Thirty-five years ago, scientists reported a massive opening in the ozone layer above Antarctica. That breakdown of the ozone layer, life’s protective shield from the Sun’s harmful ultraviolet light, was caused by man-made substances called chlorofluorocarbons or CFCs. In a remarkably quick movement by the world, CFCs were banned via the Montreal Protocol in 1987. Their full phase-out went into effect in 2010. China was one of the many countries to ratify this agreement, but in 2013, scientists discovered that thousands of tons of CFCs started coming from eastern China, due to the illegal production of this ozone-destroying gas. Alarms went off all over the world. If these emissions didn’t stop, the ozone layer’s recovery would be stymied. Fortunately, this article bears good news. The CFC emissions from eastern China appear to have largely stopped, according to a new finding published in the journal Nature this February.

The core of the study’s conclusions relies on fairly straightforward evidence: direct measurements of CFC levels in the air we breathe. There are stations throughout the world that continuously measure a portfolio of gases in our air. Carbon dioxide is a classic one. CFCs are another. There are many types of CFCs, which differ by the combination of carbon and chlorine atoms that compose them. Eastern China had been specifically emitting CFC-11.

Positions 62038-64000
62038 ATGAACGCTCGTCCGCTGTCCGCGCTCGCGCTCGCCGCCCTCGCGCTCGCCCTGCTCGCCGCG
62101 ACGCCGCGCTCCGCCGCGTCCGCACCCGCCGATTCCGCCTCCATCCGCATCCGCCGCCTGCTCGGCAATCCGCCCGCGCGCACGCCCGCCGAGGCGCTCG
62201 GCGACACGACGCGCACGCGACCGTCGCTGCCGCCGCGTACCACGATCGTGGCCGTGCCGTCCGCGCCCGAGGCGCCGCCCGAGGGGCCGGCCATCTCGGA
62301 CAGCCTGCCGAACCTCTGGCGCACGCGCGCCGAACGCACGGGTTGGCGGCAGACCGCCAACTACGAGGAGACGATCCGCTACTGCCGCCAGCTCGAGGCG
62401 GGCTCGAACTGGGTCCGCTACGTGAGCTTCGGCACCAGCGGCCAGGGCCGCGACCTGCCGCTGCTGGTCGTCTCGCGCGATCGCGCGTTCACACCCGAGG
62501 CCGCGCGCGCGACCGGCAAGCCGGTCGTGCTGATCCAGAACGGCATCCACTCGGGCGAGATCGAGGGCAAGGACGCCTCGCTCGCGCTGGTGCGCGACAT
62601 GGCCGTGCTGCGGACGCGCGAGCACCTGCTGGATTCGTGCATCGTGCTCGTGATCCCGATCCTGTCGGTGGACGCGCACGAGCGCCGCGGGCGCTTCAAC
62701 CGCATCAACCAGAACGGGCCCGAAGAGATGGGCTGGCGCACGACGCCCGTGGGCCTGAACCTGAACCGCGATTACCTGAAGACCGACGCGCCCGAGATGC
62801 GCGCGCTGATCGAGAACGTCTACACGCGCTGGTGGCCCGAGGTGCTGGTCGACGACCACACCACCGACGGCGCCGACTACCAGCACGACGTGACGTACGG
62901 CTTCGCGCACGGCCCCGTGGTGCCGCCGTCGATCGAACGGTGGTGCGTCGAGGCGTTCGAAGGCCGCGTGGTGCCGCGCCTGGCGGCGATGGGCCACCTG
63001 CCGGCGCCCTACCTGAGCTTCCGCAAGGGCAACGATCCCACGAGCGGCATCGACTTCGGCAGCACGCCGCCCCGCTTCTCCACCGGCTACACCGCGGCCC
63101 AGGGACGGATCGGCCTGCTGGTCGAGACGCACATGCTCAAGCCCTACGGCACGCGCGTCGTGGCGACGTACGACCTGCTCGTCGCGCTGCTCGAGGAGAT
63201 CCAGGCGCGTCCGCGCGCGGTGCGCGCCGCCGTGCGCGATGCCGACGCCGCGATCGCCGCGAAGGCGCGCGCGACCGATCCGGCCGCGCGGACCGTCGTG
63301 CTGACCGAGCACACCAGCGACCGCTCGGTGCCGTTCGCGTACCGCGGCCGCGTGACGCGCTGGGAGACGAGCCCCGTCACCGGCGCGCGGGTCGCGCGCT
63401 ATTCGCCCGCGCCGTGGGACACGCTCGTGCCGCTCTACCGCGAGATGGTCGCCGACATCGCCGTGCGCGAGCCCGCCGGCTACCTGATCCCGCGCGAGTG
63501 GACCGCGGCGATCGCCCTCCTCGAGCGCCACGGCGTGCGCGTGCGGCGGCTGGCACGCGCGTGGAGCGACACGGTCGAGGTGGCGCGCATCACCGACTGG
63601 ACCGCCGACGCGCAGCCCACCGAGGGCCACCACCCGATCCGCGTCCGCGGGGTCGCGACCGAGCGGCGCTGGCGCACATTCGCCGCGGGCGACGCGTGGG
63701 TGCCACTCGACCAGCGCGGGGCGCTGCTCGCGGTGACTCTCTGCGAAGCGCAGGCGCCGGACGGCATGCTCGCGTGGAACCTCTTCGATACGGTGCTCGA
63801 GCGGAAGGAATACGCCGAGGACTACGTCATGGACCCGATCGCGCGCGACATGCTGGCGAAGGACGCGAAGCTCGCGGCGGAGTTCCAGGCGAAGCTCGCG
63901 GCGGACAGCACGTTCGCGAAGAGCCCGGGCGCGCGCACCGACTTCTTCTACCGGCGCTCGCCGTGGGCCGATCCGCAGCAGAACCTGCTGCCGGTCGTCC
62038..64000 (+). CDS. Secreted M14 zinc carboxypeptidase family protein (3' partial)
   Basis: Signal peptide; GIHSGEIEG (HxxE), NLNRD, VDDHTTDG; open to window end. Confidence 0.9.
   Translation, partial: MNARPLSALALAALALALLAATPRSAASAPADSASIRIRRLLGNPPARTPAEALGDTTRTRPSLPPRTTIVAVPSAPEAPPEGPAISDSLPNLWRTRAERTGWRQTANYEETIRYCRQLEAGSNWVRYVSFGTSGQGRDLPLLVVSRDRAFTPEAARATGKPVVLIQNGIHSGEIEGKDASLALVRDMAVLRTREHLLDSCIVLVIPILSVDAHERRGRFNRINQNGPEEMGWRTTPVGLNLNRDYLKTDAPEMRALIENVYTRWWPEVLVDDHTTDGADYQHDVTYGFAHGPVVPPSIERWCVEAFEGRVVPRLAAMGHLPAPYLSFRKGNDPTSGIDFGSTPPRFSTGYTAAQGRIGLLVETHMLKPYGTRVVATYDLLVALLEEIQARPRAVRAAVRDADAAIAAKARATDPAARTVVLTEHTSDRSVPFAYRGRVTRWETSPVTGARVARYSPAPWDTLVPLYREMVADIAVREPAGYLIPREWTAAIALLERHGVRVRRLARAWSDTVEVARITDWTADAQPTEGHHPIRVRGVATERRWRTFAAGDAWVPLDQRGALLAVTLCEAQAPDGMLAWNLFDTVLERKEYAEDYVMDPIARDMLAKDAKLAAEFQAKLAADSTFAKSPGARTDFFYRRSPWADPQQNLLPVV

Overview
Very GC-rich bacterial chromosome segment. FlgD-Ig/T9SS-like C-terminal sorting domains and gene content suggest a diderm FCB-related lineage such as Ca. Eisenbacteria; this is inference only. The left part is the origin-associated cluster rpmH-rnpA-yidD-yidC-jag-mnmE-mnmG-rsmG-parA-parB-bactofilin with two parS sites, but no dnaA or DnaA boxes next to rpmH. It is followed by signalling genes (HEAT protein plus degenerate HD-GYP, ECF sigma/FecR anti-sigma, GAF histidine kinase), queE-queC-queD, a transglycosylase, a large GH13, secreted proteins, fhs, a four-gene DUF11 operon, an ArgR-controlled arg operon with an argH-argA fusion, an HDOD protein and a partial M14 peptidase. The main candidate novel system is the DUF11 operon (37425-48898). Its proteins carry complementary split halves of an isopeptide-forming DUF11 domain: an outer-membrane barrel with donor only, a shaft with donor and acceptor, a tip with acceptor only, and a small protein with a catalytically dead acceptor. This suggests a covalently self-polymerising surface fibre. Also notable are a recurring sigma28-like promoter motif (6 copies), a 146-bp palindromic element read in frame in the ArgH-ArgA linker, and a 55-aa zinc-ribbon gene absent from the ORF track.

To pinpoint whether China’s CFC-11 emissions were declining, the study’s lead author Professor Sunyoung Park and her colleagues snagged records from two atmospheric monitoring stations near eastern China: one on an island in Japan, and the other on an island in South Korea (which were also used to find east China’s emissions in the first place). They found that CFC concentrations in 2018 and 2019 were less enhanced than 2017 levels, suggesting decreased emissions. They also used atmospheric circulation simulations to roughly tie that decline to eastern China. Finally, by tracking other chemicals that are byproducts of CFC-11 production, they could confirm that the decline likely means that whoever was producing the banned substance in China has stopped. Park and her colleagues found that annual emissions of CFCs from the Chinese region dropped by a little over one thousand tons in 2019, and the emissions are back to levels seen around 2010 before the detected spike in production. The reduction in China’s recent emissions has cut global CFC emissions roughly in half, with the remaining emissions likely from the leaking of abandoned CFC reserves across the world.

The effects are seen across the world. An accompanying study, led by atmospheric chemist Stephen Montzka and published in Nature on the same day, shows that global CFC-11 concentrations are dropping faster in 2018 and 2019 compared to trends in 2013-2017. The rogue emissions in China likely would have continued, if not for the efforts of the atmospheric scientists who discovered them and notified the world.

Sunyoung Park is an atmospheric science professor at Kyungpook National University in South Korea. Stephen Montzka is a research scientist at the U.S. National Oceanic and Atmospheric Administration Global Monitoring Laboratory.

Managing Correspondent: Jordan Wilkerson

Original Science Articles: 1.A decline in global CFC-11 emissions during 2018-2019

2. A decline in emissions of CFC-11 and related chemicals from eastern China

Image Credit: NASA’s Marshall Space Flight Center

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